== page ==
It’s impossible, so it must be done quickly

Content moderation at scale is impossible, unless you want it to be random to a certain degree. This is not a surprise and yet politicians demand that tech companies do it anyway – like the German NetzDG law.

NetzDG demands that large online platforms delete “manifestly unlawful content” within 24 hours of receiving a complaint, and other unlawful content within 7 days. So, “manifestly” must be very easy to determine, then, and the rest of the unlawful content can just needs a few more days, apparently.

Well, except if you want to be correct:

Jacob Mchangama continues:

While recognizing the differences between national criminal law and procedure and private content moderation, it is relevant to assess how the time limits prescribed for private platforms by national governments compare to the length of domestic criminal proceedings in hate speech cases. Large discrepancies may suggest that very short notice and takedown time limits for private platforms result in systemic “collateral damage” to online freedom of expression, as determined by the French Constitutional Council and noted by David Kaye. Platforms may be incentivized to err on the side of removal rather than shielding the speech of their users against censorious governments. Platforms may respond by developing less speech-protective terms of service and more aggressive content moderation enforcement mechanisms that are geared toward limiting the risk of liability rather than providing voice to the users. Indeed, since the adoption of the NetzDG, platforms such as Facebook have expanded the definition of hate speech and dramatically increased the quantity of deleted content.
— Jacob Mchangama: “Rushing to Judgment: Examining Government Mandated Content Moderation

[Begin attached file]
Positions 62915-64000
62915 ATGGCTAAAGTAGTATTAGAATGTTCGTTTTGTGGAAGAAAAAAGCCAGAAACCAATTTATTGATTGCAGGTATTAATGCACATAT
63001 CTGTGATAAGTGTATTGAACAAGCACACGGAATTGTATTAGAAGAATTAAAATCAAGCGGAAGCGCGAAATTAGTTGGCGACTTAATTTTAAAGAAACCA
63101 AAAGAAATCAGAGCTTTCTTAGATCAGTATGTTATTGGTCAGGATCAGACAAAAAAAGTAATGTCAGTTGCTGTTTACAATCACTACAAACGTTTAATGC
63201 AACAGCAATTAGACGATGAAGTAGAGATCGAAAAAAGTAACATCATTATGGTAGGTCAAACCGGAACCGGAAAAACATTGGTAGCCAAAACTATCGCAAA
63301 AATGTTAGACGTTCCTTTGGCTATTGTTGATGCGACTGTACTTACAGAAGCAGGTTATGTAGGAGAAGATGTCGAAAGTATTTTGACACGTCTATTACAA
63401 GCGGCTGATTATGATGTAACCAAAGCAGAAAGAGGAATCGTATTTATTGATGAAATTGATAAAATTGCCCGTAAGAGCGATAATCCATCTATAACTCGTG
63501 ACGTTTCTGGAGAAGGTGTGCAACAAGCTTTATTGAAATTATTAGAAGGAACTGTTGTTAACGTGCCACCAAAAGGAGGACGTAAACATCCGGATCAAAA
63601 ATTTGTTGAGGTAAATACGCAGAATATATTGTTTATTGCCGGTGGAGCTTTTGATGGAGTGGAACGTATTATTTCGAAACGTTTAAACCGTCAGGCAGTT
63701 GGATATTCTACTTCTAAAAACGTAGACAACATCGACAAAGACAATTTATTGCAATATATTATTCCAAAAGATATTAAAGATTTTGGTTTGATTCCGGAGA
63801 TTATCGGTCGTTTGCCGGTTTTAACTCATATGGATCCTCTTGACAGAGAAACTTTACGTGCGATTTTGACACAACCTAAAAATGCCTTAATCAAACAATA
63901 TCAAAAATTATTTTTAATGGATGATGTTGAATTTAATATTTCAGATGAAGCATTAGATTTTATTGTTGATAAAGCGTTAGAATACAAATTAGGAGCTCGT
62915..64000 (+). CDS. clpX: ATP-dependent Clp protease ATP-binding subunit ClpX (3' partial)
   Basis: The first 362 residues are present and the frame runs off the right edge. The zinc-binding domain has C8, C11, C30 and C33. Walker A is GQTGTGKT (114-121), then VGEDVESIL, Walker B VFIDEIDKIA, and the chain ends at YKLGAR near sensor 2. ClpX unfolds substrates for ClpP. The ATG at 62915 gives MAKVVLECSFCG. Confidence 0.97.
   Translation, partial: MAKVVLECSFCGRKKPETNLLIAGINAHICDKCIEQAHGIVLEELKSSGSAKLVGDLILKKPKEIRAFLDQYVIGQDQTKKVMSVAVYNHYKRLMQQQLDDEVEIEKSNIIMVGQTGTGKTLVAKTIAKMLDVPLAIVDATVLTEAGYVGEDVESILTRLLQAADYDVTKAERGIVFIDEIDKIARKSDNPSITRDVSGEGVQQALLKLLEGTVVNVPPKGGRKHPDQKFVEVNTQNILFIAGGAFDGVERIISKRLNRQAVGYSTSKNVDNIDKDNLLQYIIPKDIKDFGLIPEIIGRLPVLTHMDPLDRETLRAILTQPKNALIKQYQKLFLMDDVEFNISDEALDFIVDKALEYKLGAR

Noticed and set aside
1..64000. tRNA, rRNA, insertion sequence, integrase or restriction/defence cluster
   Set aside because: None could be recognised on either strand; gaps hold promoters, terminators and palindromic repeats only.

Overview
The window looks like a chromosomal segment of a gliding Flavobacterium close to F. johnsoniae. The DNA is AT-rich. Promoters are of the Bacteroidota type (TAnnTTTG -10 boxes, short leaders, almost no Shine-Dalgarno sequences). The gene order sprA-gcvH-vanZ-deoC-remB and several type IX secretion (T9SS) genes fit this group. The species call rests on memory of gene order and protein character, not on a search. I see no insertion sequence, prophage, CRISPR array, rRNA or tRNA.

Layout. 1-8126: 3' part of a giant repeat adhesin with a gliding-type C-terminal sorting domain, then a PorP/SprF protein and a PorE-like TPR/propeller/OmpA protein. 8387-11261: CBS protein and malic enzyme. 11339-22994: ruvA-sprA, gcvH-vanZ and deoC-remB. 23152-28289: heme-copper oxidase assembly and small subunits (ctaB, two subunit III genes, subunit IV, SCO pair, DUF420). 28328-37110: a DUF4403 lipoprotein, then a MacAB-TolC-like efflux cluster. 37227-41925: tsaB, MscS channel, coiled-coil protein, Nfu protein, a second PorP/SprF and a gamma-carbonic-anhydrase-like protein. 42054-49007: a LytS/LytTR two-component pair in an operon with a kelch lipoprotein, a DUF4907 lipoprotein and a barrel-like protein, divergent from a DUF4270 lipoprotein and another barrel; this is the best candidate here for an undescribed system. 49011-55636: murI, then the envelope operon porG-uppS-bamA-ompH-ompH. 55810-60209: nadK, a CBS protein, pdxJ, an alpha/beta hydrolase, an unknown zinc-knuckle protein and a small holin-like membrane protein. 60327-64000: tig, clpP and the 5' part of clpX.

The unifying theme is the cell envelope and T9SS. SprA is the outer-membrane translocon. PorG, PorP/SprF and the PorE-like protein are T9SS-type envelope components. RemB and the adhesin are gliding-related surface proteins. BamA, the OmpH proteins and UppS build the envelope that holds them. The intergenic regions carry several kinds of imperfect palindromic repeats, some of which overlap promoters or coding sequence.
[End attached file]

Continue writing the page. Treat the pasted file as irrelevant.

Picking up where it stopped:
This isn’t even touching on the problem that “hate speech” is a new way for government to suppress opinions they don’t approve of. Now, hate speech does exist and in its true form is illegal in most Western countries: The encouragement of violence against others. Other than that, hate speech doesn’t actually exist:

The more I study net regulation, the more of a free-speech absolutist I become. To think that speech is harmful is almost inevitably a third-person effect: believing that everyone else — but not you — is vulnerable to bad words and ideas and that protecting them from it will cure their ignorance. There is but one cure for ignorance: education. The goal of education is to prepare the mind to wrestle with lies and hatred and idiocy … and win.
— Jeff Jarvis, “Speech is not harmful: A lesson to be relearned

The British politicians and authorities seem hell-bent on proven just how bad hate speech laws can be. From the police calling an old lady because she tweeted something that is politically incorrect, over the police claiming that just “being offensive” is an offense to the Scottish justice secretary proposing a law to prosecute anything deemed hateful, even when happening within the private homes of citizens.

It’s now very common to hear people say, ‘I’m rather offended by that.’ As if that gives them certain rights. It’s actually nothing more… than a whine. ‘I find that offensive.’ It has no meaning; it has no purpose; it has no reason to be respected as a phrase. ‘I am offended by that.’ Well, so fucking what.
— Stephen Fry

What is another word for governments suppressing opinions they don’t like?

I mean, if it’s a danger to your government that people write what they think, maybe the problem isn’t what people write.










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